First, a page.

Michael Cox thinks this will be a different type of match to the group encounter between these two sides, but there are still lessons to be learned from three weeks.
Spain v Italy, Sunday 7:45, BBC1 and ITV1.
Spain and Italy have met before in Euro 2012, but tactically this should be a different type of game. After all, Cesare Prandelli has moved away from the 3-5-2 system he used in Gdansk three weeks ago, and now favours a midfield diamond. He says he 'hasn't even considered' returning to a back three for the final.
Prandelli's only major decision is at right-back. Giorgio Chiellini returned to the side impressively at left-back, and Prandelli will be reluctant to break up the Juventus connection at the back, where Andrea Barzagli and Leonardo Bonucci also both performed excellently.
That means it's a choice between Ignzaio Abate, Federico Balzaretti and Christian Maggio at right-back. Abate is the natural option but missed the Germany game through injury, and even if close to full fitness, Prandelli won't want to risk having to make an early substitution in a game that could go beyond 90 minutes. Maggio is a natural on the right but struggles positionally when playing at full-back rather than wing-back, and Balzaretti impressed against Germany when Maggio was suspended.
The first nine names on Vicente del Bosque's teamsheet are certain - he won't break up his defence, his midfield trio, or Andres Iniesta. The other two positions are up for grabs. On the right, David Silva has started all Spain's games at Euro 2012 so far, but Spain looked far more impressive against Portugal when Jesus Navas and Pedro Rodriguez offered width. Those two players had a key impact upon the World Cup final, while Navas really stretched Italy in their previous meeting when arriving late on. Silva will probably start, but Navas would give a lot more drive.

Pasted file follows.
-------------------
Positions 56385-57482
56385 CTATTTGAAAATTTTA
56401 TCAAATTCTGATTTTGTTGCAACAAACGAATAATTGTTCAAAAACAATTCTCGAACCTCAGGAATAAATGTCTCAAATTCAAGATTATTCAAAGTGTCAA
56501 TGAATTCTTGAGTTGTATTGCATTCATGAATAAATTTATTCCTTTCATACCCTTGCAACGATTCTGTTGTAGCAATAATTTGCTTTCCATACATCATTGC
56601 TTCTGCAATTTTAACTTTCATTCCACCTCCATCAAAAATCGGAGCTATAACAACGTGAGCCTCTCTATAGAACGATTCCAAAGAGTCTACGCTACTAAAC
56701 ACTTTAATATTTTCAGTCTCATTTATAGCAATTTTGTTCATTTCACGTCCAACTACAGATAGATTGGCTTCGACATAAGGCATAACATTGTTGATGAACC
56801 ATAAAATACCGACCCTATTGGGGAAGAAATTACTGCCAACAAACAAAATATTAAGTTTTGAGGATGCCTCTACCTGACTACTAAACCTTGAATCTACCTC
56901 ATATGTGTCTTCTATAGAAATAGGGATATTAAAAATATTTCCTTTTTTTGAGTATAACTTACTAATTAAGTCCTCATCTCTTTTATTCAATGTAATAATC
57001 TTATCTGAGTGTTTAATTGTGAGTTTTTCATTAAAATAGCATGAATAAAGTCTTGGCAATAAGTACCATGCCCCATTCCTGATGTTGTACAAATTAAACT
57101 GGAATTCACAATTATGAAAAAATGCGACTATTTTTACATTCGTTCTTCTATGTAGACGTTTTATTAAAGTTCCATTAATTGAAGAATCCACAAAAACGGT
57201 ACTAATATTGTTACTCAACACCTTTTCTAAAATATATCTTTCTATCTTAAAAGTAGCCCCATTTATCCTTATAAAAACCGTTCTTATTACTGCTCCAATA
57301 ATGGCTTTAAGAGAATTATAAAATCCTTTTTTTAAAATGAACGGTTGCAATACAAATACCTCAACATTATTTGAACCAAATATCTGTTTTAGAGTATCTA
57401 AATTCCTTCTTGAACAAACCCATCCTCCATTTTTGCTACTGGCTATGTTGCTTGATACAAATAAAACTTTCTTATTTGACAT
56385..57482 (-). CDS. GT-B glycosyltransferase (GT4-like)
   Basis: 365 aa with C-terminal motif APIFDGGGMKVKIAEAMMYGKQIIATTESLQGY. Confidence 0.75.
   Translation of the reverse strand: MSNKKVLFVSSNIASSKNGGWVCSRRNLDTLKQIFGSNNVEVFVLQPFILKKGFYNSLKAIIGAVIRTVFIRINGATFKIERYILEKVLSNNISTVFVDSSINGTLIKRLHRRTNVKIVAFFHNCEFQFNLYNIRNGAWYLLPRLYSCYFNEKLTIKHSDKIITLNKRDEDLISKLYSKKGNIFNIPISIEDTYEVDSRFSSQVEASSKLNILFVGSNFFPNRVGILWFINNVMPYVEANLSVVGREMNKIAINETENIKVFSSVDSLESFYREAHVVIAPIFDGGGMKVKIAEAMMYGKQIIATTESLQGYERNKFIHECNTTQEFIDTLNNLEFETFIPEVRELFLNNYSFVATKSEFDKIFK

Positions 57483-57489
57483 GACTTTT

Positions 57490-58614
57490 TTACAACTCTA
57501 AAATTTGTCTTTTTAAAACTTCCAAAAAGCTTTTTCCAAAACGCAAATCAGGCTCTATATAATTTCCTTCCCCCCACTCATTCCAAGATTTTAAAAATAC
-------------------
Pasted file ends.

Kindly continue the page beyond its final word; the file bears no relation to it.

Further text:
The problem at centre-forward in David Villa's absence has never truly been resolved - Fernando Torres hasn't been particularly impressive and Alvaro Negredo was invisible against Portugal, so Cesc Fabregas seems more likely to return as a false nine.
On that issue, del Bosque will surely be swayed by the midfield battle. Spain are usually sure of winning the numbers game in the centre of the pitch, but Italy's diamond midfield means they can use four central players. Spain would still expect to dominate the ball, but they had problems dealing with Andrea Pirlo at the start of the tournament (when they had three-versus-three in the middle), so the numerical disadvantage could be solved by Fabregas dropping deep and pressuring Pirlo, who is surely the game's key player.
The major difference from the first game involves the battle down the flanks. Spain completely struggled for width against Italy in the 1-1, because Maggio and Emanuele Giaccherini were deployed as adventurous wing-backs and were able to energetically push back Jordi Alba and Alvaro Arbeloa. This time, the Spanish full-backs won't have a direct opponent and should be able to advance freely.
But they'll have to watch out for Italy's strikers, who are likely to shift over to the flanks when Spain have the ball. This will make Spain's full-backs nervous about coming forward, and also drag the centre-backs wide. Sergio Ramos was embarrassed by Mario Balotelli in the 1-1 near the touchline, but I think Italy will focus more on dragging Gerard Pique out of position. In the first game, both strikers moved to the left, and as Antonio Cassano moved deep, Balotelli sprinted in behind - or vice-versa.
That's also the zone Italy opened the scoring from against Germany, though this came when Giorgio Chiellini strode forward unmarked, bringing Jerome Boateng and, in turn, Mats Hummels out of position. Silva (or Navas) must be wary of Chiellini's movement.
I can't help but feel Spain are going to win the corners market easily in this match. They've won each corners match bet so far in Euro 2012 - 7-2, 8-2, 11-4, 7-3, 7-6. Italy won a decent number of corners with wing-backs, but when they won the corners match bets against England and Ireland with a diamond (12-5, 7-3), this came primarily because they were up against the two most negative teams in the tournament, and therefore dominated possession. I think Spain will see more of the ball and will also offer more width, so I'm backing them strongly at 1.454/9.
Italy are more likely to get cards - 15 bookings in the tournament, compared to Spain's ten, but I'm not particularly tempted by the odds available. For aforementioned reasons I think Pique could be overloaded and is a good back at around 5.04/1, while Riccardo Montlivo played a forward-playing destroyer role against Germany would do nicely if you can get him at 6.05/1.
Spain in Corners Match Bet at 1.454/9